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The Barnes Foundation and Gov. Ed Rendell

October 17, 2008 | 10:30 am

Barnes_foundation_cezanne_renoir If you thought the financial crisis facing the Barnes Foundation circa 2000 was the reason that the irreplaceable school with the amazing Post-Impressionist and early Modern art collection was being uprooted from its rightful suburban home and moved to a quasi-museum in downtown Philadelphia, you haven't been paying attention.

Of course, you could be forgiven for that. The Barnes saga is nothing if not long, tangled and rife with smoke-filled back rooms where strings were pulled and shady deals struck.

A small nugget, however, was buried in Wednesday's ceremonial ground-breaking for the Barnes Foundation's controversial new home on the Ben Franklin Parkway. The Philadelphia Inquirer reported:

"I think it's been 14 or 15 years since [art patron] Ray Perelman first came to me with this idea to move the Barnes," Gov. [Ed] Rendell noted during his remarks. He announced yesterday that the state was raising its contribution to the project from $25 million to $30 million.

Barnesologists (not to be confused with Kremlinologists or mixologists) take note: Near as I can tell, that's the first official declaration that the move -- or, as Barnes chronicler John Anderson once called it in the Wall Street Journal, the “legal theft” -- of the collection has been in the works since 1993 or 1994. Also new is that Rendell, then mayor of Philadelphia, is taking credit (or assuming blame).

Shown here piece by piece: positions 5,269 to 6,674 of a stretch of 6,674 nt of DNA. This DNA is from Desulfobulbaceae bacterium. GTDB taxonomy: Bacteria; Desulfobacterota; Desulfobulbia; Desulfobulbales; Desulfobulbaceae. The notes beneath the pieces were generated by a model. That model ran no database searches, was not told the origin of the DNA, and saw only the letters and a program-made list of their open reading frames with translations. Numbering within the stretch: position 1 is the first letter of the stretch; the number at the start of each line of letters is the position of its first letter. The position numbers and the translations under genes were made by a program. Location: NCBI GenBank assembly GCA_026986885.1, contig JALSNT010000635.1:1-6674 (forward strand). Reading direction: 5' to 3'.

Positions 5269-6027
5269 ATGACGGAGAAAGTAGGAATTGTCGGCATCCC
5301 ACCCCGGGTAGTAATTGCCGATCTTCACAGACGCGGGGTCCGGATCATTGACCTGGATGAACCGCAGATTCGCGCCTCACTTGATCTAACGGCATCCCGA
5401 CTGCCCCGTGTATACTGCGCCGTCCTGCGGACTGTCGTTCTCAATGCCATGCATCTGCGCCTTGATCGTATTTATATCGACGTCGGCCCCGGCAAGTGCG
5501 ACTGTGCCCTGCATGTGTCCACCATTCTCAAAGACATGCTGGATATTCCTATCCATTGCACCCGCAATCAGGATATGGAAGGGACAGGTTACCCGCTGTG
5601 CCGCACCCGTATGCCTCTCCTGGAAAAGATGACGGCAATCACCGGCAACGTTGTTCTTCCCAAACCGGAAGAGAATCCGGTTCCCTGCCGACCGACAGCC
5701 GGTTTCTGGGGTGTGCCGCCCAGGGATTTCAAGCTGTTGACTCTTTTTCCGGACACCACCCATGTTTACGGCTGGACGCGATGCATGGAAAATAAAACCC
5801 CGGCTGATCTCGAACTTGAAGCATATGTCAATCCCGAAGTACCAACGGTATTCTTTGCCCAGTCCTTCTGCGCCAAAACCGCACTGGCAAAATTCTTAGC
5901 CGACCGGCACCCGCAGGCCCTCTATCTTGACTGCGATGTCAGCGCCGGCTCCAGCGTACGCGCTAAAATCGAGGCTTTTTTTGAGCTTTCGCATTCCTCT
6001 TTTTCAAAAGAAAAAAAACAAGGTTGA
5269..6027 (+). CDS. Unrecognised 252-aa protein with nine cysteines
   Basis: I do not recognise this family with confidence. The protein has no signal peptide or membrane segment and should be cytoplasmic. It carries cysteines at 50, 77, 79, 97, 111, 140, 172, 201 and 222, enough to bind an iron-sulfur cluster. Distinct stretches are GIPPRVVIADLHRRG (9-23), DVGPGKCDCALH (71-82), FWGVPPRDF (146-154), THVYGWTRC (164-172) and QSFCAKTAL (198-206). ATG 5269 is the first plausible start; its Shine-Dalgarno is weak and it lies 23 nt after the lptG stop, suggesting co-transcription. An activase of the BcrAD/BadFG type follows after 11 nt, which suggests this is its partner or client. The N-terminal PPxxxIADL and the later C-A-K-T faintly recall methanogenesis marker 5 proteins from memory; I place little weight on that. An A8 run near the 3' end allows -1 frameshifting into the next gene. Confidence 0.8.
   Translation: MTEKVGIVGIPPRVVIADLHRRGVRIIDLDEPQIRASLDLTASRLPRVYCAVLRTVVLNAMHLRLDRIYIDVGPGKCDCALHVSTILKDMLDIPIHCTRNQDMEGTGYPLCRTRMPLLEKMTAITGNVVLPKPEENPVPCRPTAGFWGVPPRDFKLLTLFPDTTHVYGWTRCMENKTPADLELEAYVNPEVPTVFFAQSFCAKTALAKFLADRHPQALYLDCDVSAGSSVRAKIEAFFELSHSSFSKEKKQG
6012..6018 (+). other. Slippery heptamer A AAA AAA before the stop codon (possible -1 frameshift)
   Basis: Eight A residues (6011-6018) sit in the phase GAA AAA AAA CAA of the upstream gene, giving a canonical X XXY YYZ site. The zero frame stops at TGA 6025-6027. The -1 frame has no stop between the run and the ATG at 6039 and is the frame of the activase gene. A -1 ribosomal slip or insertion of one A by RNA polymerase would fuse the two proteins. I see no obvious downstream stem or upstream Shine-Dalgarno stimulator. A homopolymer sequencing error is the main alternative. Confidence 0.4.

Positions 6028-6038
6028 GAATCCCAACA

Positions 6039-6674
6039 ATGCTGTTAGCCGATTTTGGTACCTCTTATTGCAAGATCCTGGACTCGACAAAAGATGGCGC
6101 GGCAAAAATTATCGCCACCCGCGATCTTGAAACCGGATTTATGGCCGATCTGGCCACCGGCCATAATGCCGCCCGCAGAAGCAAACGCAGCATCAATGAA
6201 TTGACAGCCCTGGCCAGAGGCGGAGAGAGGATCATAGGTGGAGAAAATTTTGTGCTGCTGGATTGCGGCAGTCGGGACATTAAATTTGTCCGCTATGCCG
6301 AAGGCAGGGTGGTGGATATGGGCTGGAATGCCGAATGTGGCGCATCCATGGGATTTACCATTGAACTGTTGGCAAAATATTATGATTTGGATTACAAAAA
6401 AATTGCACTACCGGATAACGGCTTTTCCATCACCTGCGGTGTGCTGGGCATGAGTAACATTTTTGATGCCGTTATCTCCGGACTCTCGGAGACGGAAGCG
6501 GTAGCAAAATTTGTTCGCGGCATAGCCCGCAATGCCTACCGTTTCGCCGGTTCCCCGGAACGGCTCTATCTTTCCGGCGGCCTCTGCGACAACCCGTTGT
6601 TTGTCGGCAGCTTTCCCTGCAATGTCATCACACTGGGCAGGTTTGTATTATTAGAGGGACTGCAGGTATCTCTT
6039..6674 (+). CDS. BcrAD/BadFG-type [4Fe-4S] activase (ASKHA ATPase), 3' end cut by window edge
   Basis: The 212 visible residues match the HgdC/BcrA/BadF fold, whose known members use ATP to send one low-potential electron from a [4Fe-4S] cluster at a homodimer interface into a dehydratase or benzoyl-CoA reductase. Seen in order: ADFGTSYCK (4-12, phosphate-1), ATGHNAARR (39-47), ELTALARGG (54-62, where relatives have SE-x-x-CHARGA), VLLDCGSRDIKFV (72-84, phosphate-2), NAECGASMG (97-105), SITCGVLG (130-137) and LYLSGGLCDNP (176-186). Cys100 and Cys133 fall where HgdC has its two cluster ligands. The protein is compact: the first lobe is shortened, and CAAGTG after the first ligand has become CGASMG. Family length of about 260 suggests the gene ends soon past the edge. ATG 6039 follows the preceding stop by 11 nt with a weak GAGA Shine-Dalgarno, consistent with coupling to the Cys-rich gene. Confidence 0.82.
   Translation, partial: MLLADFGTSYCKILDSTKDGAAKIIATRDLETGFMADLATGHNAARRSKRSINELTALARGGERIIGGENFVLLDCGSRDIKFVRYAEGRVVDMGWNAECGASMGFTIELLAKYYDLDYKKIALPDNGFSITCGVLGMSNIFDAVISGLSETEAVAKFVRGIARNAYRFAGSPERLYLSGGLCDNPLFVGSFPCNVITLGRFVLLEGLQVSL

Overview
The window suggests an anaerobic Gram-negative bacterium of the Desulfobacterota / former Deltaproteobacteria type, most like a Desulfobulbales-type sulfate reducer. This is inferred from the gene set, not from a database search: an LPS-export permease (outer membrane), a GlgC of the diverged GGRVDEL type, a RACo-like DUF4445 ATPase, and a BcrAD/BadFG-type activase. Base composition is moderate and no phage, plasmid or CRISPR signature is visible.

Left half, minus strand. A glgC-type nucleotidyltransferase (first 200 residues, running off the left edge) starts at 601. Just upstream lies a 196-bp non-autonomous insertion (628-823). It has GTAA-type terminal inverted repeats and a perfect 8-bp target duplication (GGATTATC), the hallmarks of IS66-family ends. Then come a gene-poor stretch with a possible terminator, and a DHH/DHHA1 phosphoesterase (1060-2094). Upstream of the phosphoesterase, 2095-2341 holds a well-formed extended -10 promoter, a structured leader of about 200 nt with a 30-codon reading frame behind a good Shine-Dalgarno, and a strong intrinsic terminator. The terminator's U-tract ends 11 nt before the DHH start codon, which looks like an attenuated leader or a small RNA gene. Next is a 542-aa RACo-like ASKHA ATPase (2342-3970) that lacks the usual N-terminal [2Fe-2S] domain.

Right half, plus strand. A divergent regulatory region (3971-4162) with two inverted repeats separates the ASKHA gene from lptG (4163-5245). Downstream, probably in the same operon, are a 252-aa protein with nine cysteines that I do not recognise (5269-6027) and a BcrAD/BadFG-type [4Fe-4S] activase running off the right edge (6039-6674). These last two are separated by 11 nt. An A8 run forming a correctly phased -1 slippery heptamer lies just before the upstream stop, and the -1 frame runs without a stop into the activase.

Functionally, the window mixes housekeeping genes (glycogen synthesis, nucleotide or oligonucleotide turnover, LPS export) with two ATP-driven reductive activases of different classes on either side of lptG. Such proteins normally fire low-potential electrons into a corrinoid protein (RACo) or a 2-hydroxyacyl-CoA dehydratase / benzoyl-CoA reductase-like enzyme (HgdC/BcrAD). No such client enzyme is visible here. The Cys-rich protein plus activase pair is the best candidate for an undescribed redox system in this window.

That the idea was first pushed by Perelman, former board chairman at the Philadelphia Museum of Art, has long been known. He floated it to guests at the gala 1995 dinner celebrating the return of the collection to suburban Merion, following its controversial world tour.

At least one person was apoplectic about Rendell's, er, ground-breaking remarks. Mark D. Schwartz, the voluble attorney originally hired (but later fired) by opponents of the move, shot off a blistering letter to the governor. Read it after the jump.

October 16, 2008

Edward G. Rendell, Governor
The Commonwealth of PA.
Room 225
Main Capitol Building
Harrisburg, PA 17120

        Re: Kudos on Your Taking Credit for the Barnes Move

Dear Ed:

    I always appreciate a politician who is candid, especially those who are candid to a fault. Take for example your quote in today’s Philadelphia Inquirer: “I think it’s been 14 or 15 years since [art patron] Ray Perelman first came to me with this idea to move the Barnes.”

    As the attorney who filed the Petition to Reopen the Barnes Proceedings in the Orphans Court of Montgomery County, Pennsylvania, I must tell you that your public remarks go the distance in validating that Petition that the Court did not want to consider.  You made short shrift of the Barnes’ Foundation phony argument of a sudden lack of funds and change of circumstances. You and I both know that this was a well coordinated heist.

    With the help of some significant others, your successful breaking the terms of what Dr Barnes’ legally put in place is seen as a travesty in Estates and Trusts circles across the country. But then again, those folks aren’t amongst your one true constituency, your fundraisers. What you orchestrated portrays Pennsylvania as a place where political machinations, interlocking relationships and the misuse of taxpayer money overcame the rule of law. The question remains whether what happened here will be seen as a horrendous aberration or precedent setting. But then again, you probably don’t lose any sleep over that issue.

          So, please let me extend my congratulations to you and your cronies. I am only sorry that I was not afforded the opportunity to elicit this same testimony from you on the witness stand. Perhaps some day on this or something else……………..

                        Cheers,   

                         Mark D. Schwartz

-- Christopher Knight

Photo: Reuters

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